This paper is from Session 5E: Mentoring young statisticians in the workplace
which comes under Topic 5: Statistics education in the disciplines and the workplace
(Tuesday 15th, 15:45-17:15)
Mentoring advanced and newly graduated masters and Ph.D students
- Linda Young (University of Florida, United States)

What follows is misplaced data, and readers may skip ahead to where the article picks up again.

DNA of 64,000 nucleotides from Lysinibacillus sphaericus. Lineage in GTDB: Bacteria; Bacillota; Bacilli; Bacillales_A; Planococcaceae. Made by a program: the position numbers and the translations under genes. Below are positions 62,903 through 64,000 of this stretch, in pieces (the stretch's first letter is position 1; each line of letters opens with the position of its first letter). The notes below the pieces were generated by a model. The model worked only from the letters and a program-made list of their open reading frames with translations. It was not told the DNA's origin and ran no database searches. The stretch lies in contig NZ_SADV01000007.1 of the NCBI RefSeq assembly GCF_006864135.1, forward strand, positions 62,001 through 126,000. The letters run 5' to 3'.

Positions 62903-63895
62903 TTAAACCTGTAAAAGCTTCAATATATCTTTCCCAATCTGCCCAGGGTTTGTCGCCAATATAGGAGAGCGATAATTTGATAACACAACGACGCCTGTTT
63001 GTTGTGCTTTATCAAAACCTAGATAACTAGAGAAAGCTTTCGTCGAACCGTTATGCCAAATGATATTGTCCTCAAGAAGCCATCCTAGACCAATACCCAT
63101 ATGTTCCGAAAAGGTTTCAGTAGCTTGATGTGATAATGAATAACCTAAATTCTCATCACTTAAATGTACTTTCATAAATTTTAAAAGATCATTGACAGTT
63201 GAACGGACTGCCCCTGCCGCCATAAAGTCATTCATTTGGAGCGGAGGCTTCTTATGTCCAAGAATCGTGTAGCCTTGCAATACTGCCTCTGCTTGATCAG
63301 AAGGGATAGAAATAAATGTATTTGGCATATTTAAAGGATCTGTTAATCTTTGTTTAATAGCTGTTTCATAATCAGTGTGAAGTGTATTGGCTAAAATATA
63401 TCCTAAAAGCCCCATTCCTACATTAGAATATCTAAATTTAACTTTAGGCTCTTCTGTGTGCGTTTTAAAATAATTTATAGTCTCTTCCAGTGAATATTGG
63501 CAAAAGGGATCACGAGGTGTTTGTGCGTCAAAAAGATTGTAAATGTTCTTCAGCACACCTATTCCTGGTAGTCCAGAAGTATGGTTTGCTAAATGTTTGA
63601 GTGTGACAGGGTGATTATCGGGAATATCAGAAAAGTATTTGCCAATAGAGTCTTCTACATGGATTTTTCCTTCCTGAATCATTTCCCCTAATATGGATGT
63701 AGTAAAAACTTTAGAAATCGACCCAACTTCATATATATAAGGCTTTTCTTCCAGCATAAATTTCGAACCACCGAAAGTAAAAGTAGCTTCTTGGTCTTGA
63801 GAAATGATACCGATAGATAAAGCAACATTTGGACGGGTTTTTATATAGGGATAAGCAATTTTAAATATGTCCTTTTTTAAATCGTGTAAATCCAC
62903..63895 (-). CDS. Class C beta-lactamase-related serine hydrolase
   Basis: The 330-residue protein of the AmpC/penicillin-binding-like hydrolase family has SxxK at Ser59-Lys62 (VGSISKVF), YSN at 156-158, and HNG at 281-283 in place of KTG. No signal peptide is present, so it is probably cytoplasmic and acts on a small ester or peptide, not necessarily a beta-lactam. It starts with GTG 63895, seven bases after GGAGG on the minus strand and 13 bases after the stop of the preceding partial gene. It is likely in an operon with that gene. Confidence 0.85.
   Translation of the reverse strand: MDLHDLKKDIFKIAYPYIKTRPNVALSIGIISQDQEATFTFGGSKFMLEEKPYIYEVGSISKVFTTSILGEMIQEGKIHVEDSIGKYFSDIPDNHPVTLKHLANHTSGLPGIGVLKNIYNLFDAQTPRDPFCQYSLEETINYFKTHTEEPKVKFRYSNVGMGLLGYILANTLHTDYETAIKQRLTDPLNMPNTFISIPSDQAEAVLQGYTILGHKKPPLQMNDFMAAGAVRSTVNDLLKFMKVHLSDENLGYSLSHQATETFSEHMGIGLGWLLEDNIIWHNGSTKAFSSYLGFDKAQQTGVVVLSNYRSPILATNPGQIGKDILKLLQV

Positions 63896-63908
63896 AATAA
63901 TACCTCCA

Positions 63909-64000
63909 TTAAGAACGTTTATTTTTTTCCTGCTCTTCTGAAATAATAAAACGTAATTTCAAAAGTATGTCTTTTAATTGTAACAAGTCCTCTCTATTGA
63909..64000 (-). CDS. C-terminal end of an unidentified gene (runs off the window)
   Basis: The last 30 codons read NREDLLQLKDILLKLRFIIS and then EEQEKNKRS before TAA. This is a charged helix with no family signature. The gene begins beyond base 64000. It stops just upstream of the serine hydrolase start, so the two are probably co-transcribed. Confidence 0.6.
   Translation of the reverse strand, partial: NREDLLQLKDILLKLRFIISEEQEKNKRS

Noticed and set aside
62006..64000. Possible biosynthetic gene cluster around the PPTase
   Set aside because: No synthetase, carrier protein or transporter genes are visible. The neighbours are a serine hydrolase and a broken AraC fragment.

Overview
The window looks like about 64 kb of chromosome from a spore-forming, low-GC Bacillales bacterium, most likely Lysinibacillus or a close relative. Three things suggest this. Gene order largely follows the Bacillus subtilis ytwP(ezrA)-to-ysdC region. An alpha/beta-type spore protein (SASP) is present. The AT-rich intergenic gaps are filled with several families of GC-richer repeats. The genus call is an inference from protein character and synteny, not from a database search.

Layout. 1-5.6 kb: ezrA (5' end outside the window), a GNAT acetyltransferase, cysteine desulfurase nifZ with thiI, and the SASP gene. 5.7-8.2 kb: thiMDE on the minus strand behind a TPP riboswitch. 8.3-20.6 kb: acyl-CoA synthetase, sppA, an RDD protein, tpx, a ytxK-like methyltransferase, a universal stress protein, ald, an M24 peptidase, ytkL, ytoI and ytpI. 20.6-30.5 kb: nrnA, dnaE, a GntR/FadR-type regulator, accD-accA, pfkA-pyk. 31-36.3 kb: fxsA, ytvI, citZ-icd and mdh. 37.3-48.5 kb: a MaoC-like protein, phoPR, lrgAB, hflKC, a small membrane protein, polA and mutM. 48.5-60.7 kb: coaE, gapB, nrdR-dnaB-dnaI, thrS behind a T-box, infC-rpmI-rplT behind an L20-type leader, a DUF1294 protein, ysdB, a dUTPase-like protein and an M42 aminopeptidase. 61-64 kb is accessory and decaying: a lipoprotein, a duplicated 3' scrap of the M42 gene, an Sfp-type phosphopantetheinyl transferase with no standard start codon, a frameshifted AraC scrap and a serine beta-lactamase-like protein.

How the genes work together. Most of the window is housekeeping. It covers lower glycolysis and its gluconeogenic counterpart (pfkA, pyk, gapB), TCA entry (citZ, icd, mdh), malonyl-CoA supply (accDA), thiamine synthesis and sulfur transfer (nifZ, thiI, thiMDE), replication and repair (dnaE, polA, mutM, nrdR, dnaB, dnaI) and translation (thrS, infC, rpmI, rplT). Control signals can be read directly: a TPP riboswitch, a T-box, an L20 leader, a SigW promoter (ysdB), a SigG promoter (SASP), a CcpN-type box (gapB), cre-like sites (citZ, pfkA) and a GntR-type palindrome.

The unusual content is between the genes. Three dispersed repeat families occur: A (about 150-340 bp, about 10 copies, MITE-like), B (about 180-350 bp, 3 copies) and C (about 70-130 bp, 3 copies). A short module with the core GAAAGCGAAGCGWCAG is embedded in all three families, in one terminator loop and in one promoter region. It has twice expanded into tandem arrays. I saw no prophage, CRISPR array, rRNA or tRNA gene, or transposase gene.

Often when reviewing the training of graduate students, the focus is on the technical skills needed in their future workplaces, whether in academia, business/industry, or the government. One of the challenges new graduates face as they transition is deciding how to approach a problem that is not anchored to the methods associated with a course. Some problems require innovative adaptations of diverse methods. Consulting classes can offer students an opportunity to begin solving real-world problems and to improve oral and written communication skills. Internships provide students with an opportunity to experience a workplace. Yet, even with the best of preparation, recent graduates need mentoring if they are to continue to develop professionally after graduation. Both employers and new hires can be proactive in ensuring this professional development occurs.